It’s probably around the time of the earnest chugging groove of Sala, track 36 of Japanese lunatic Dokaka‘s 88 track debut album Human Interface (Dual Plover), that the first seeds that you may be losing touch with reality really begin to take hold. It’s not necessariy its musicality, or it’s R&B groove, something it shares with the one minute nineteen Verb four tracks on, it’s that they’re surrounded by some of the most curious and schitzo attempts at music that you’ve ever heard. This is sheer lunacy, the kind of crazy obsessive outsider genius that is all too rare. The music is fine, a myriad of genres, quite experimental, carefully structured, short sharp and punchy, with most tracks clocking in at just over a minute. There’s a cartoony feel to Dokka’s blend of rock, pop, r&b, torch ballads and bad 80’s memories. But that may because he’s created this whole damn thing with his voice. He’s famous for his vocal only reinterpretations of Led Zeppelin, Slayer, and the Rolling Stones, though Bjork also enlisted his services for her own experiments with vocal music on her 2004 Medúlla album. Human Interface is his debut solo release and whilst sharing a similar manic weirdness with Mike Patton’s Adult Themes for voice (Tzadik), he also delves into highly musical areas that are nothing short of jaw dropping. Perhaps this is the evolution of beatboxing, a one man barbers shop quartet attacked by a rubber lipped banshee. Once you normalise this kind of lunacy you’re in trouble.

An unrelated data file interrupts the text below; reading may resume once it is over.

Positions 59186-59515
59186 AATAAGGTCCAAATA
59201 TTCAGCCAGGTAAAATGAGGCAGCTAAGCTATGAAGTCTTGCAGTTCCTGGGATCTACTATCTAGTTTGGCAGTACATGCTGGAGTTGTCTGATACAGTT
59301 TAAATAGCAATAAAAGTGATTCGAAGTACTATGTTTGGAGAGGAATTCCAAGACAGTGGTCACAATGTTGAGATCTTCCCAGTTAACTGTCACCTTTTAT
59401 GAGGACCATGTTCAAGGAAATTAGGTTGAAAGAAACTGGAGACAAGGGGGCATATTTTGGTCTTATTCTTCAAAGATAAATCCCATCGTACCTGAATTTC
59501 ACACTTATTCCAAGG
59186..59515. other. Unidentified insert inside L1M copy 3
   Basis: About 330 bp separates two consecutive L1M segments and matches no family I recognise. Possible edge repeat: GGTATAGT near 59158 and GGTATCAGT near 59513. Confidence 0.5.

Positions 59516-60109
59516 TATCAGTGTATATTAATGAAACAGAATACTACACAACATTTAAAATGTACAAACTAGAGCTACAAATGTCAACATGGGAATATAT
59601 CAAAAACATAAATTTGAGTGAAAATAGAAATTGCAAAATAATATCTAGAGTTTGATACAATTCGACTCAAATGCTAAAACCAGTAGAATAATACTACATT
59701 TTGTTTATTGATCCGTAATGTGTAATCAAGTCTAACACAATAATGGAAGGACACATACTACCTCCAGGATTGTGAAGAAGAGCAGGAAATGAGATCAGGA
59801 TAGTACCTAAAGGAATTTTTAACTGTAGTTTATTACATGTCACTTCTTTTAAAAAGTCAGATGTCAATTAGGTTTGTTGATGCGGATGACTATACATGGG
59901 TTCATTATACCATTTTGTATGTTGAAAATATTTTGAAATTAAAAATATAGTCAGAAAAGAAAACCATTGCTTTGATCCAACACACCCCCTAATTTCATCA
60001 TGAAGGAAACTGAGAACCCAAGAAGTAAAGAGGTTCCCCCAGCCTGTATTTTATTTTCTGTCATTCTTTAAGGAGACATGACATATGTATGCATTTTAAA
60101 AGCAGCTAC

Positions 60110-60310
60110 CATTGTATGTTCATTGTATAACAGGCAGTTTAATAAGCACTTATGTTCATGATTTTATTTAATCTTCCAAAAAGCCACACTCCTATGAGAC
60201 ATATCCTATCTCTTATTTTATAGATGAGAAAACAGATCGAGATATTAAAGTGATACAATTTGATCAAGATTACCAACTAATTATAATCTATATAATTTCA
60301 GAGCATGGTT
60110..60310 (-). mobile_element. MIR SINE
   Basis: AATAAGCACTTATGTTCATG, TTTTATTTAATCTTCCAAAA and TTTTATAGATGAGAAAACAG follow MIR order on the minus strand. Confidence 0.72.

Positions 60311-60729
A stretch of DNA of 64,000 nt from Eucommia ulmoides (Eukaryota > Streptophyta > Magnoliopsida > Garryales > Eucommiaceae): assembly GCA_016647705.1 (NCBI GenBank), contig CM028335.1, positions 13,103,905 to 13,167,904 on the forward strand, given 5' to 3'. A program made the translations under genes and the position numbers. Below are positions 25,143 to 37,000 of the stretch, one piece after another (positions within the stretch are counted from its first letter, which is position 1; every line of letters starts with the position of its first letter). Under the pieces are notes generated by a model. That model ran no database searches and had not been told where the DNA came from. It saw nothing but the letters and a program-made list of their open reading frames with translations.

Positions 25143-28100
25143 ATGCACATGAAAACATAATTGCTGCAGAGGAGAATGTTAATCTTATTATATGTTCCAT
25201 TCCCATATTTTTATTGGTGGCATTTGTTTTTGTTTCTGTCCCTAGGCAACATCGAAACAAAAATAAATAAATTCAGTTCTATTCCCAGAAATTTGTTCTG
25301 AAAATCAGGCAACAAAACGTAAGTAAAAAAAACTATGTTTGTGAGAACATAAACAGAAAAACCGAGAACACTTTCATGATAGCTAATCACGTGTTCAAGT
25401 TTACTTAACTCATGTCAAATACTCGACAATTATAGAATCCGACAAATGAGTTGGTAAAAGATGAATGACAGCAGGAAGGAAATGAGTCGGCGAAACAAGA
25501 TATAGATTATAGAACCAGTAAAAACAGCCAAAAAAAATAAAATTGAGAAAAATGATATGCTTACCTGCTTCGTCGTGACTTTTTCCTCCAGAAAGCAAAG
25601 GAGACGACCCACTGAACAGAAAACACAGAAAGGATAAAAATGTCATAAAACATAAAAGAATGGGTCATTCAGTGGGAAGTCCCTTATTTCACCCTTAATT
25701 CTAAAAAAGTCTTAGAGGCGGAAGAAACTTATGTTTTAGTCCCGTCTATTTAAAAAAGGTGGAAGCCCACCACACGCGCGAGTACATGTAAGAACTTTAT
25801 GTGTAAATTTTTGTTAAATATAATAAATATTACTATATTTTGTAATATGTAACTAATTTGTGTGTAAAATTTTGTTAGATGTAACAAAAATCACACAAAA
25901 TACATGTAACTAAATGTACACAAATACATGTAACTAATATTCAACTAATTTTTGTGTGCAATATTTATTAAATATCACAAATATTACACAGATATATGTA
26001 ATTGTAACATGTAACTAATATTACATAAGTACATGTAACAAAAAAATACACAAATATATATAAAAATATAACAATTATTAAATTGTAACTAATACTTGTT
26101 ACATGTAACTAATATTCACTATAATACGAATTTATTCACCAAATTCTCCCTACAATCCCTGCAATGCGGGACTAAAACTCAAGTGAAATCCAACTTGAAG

Speaking of outsider music PIVIXKI (Sabbatical) is a collaboration between local pianist/ composer Anthony Pateras and Agents of Abhorrence drummer Max Kohane. They sound exactly like the Necks would if they decided to kill their bass player, get tatts and listen to grindcore. Except the piano, which takes on an abstract flowery new music feel – except when Pateras pounds the bejesus out of it like all he owns are thumbs. Like all Sabatical releases ( it’s limited to 200 and is fascinating and frenetic, the duo fusing together effortlessly, constantly moving, not afraid to startle and get a little musical alongside their beds of atonal discordance.

Speaking of discordance Italian Dario Buccino has an incredibly strange new DVD/CD Corpo Nostro (Extreme). In the doco he speaks of wanting to create “hypnotic excitement and numbness,” two states of being that he views integral in altering consciousness. His music is created by beating large thin sheets of steel, the kind they used back in the radio days to create thunder, and he attacks it with an almost religious zeal. The DVD also contains a busking session where he encourages volunteers to have a crack themselves, and excerpts from some live performances, demonstrating his virtuostic range on this peculiar instrument. “It’s very odd how he disregards harmony,” comments an excited percussionist, as we go behind the scenes to view how this extraordinary work was put together.

New Weird Australia is a free download only compilation of some of the more interesting Australian music around. Many of these folks you haven’t heard before, though Panoptique Electrical who offered up his second album, Yes To Fear Yes To Desire (Sensory Projects) recently offers an unrelesed track and there are some really curious tunes by Kharkov, Broken Chip and Sam Price. My favorite is from the suggestively titled Cock Safari. When I got on their myspace I found a link to a band called Anal Cum Wolf. When I got on their myspace I found a link to Nigger Fart Dance Party USA. When I got on their myspace they had a picture of a David Hasselhoff record called Night Rocker, where he is dressed in leather rocking out on the bonnet of KIT. They also had a song called Farting Like a White Man which sends race relations back 50 years. Then my head exploded. There’s a new one each month.